Tuesday, January 6, 2009

The Sort of Bad Recession?

Last week on CNNFN there was an article about two guys who were making more than 100k a year ago and are now learning how to live on half of that. This, in typical CNN fashion, was their way of saying how bad things are. And look, I feel sorry for people who've had their salary cut in half, although to be honest, one guy worked for WaMu, and is probably lucky he's got a friggin job right now. The other guy was a mortgage broker, which again, is not exactly the type of job you'd expect to survive a real estate meltdown.

By the way, making more than 100k made those two guys rich according to the Census Bureau. Taking 50% pay cuts makes them middle class. This my friends is unfortunate for those folks, but is it historically horrible?

Then yesterday, Paul Krugman, who admittedly has one one more Nobel Prize than I do, tells us we are on the edge of the Great Depression. Now he, and a lot of other really smart people have been saying things are close to the Great Depression, for a while now. My concern is that speaking statistically THINGS ARE NOTHING LIKE THE GREAT DEPRESSION - AT ALL.

I mean things are bad - really bad from the baseline we came down from. Unemployment is higher than it's been in almost thirty years. Household wealth has been slashed; people don't feel secure; we are still in the middle of an expensive war. Here in the Midwest manufacturing is getting hurt and farming is not rocking the house.

But really the Great Depression? Does anyone in the developed world have 30% plus unemployment? And near as I can tell there are no bread lines, Hoovervilles, or anything approximating the Great Depression in the US right now.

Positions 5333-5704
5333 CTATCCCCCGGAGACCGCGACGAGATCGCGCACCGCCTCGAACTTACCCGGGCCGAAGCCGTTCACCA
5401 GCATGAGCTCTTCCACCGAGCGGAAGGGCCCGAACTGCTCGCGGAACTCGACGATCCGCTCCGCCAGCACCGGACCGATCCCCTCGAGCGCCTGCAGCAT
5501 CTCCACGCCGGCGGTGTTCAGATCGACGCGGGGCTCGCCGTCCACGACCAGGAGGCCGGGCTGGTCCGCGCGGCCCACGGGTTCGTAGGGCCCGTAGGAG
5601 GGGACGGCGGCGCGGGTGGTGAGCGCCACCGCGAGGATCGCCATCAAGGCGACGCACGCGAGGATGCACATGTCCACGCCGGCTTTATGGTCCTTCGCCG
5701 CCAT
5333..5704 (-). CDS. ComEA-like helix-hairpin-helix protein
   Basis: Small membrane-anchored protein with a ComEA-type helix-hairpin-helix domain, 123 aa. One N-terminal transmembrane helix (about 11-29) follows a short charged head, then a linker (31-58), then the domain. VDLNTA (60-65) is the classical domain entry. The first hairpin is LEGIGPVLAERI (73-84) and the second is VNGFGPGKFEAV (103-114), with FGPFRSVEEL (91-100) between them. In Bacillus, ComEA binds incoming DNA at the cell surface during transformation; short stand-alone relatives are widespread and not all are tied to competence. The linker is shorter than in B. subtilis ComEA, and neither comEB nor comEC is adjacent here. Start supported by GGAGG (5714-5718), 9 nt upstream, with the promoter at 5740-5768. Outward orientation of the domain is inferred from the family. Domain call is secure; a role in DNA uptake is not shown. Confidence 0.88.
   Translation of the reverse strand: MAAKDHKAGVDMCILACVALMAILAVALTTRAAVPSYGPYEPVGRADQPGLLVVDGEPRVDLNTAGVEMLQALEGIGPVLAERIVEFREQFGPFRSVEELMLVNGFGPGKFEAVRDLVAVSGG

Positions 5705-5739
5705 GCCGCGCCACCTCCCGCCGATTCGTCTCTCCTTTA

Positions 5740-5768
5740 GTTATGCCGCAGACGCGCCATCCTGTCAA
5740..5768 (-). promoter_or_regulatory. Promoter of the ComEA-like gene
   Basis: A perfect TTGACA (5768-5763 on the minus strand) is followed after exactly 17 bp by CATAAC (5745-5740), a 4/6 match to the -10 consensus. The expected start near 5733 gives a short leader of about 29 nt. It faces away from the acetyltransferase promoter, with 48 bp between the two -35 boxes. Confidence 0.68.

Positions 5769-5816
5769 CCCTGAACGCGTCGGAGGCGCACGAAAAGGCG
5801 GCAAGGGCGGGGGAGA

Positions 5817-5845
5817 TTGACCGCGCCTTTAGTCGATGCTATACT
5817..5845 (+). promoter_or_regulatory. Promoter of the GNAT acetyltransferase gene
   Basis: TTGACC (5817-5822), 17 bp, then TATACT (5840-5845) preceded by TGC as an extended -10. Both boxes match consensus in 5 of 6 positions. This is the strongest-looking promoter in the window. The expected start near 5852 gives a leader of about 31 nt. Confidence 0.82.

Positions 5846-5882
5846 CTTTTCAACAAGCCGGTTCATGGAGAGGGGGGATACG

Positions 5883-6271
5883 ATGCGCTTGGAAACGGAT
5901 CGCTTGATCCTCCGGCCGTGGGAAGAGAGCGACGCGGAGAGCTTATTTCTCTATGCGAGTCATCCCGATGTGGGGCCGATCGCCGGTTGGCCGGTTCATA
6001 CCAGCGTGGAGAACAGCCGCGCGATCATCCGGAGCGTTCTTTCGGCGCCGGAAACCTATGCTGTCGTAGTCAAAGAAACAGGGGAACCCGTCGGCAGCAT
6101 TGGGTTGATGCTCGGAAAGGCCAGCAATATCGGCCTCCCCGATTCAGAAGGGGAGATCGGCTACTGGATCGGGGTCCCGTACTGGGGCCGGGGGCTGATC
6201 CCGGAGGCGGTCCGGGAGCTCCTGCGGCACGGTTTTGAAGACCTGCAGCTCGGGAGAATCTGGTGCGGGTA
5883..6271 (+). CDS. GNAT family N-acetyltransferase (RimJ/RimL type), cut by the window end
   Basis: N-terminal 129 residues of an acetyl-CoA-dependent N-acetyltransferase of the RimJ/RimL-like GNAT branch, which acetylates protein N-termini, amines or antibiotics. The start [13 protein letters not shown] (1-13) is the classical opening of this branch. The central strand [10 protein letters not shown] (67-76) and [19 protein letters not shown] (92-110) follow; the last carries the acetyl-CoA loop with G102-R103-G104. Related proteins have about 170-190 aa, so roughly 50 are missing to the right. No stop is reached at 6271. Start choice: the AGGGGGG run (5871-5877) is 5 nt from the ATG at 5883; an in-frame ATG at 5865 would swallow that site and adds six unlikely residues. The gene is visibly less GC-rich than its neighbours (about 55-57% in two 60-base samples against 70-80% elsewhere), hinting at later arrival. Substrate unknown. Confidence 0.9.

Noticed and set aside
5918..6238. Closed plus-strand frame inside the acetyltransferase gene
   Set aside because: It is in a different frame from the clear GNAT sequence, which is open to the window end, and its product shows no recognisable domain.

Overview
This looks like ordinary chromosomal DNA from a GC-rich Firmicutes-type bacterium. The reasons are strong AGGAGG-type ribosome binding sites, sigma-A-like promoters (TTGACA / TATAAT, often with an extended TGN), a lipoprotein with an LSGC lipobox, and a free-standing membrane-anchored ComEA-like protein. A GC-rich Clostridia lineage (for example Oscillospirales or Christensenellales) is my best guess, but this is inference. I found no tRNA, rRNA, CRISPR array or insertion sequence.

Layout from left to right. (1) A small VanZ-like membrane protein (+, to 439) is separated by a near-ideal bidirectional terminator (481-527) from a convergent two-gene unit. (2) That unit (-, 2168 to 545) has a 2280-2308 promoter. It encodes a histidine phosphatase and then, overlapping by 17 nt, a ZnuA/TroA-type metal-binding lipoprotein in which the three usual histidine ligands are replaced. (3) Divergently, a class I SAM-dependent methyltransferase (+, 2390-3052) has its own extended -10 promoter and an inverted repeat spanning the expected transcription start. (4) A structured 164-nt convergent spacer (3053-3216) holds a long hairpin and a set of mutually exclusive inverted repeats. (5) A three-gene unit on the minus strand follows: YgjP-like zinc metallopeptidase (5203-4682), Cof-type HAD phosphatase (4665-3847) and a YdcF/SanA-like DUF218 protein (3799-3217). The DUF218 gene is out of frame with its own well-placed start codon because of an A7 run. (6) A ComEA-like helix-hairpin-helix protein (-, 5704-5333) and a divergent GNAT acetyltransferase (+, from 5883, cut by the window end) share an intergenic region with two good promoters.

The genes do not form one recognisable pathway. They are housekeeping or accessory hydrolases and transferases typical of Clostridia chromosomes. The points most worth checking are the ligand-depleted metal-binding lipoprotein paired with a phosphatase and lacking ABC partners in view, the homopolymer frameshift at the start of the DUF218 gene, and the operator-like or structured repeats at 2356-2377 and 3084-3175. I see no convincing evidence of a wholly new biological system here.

So as a public service I'd like to sponsor a contest to name this economic downturn. Should we call it the Not So Great Recession? Should we call it the Really Well Reported Real Estate Blow-up? Should we just call it, the Wooden Stake in the Reagan Revolution? I'll be tallying the entries and arbitrarily choosing a winner, which I'll forward to all mainstream media outlets, or at least the ones that are still publishing on a daily basis.

1 comment:

  1. Krugman's essay raised a number of very serious issues, some of which Fundman has addressed. But there is another, perhaps more important, way in which this Not-So-Bad-Depression (or whatever historians are going to end up calling it) bears no relation to the G.D. As both Anna Schwarz and Robert Higgs point out (from very different perspectives) the problem in 2007/2008 was NOT a lack of liquidity. There was, and remains, plenty of money sloshing around. The problem was/is that the banks had/have too many bad (or "toxic" as Schwarz terms them) assets. Thus, again to quote Schwarz, the Fed is "fighting the last war" (i.e., the "war" of 1929) which did indeed involve a liquidity crisis.

    The reason why this is so important, is that Krugman (and many others)see this recession as a way to act on their necrolatrous fascination with J.M.Keynes. This is very dangerous stuff indeed.

    Schwarz's interview can be found here: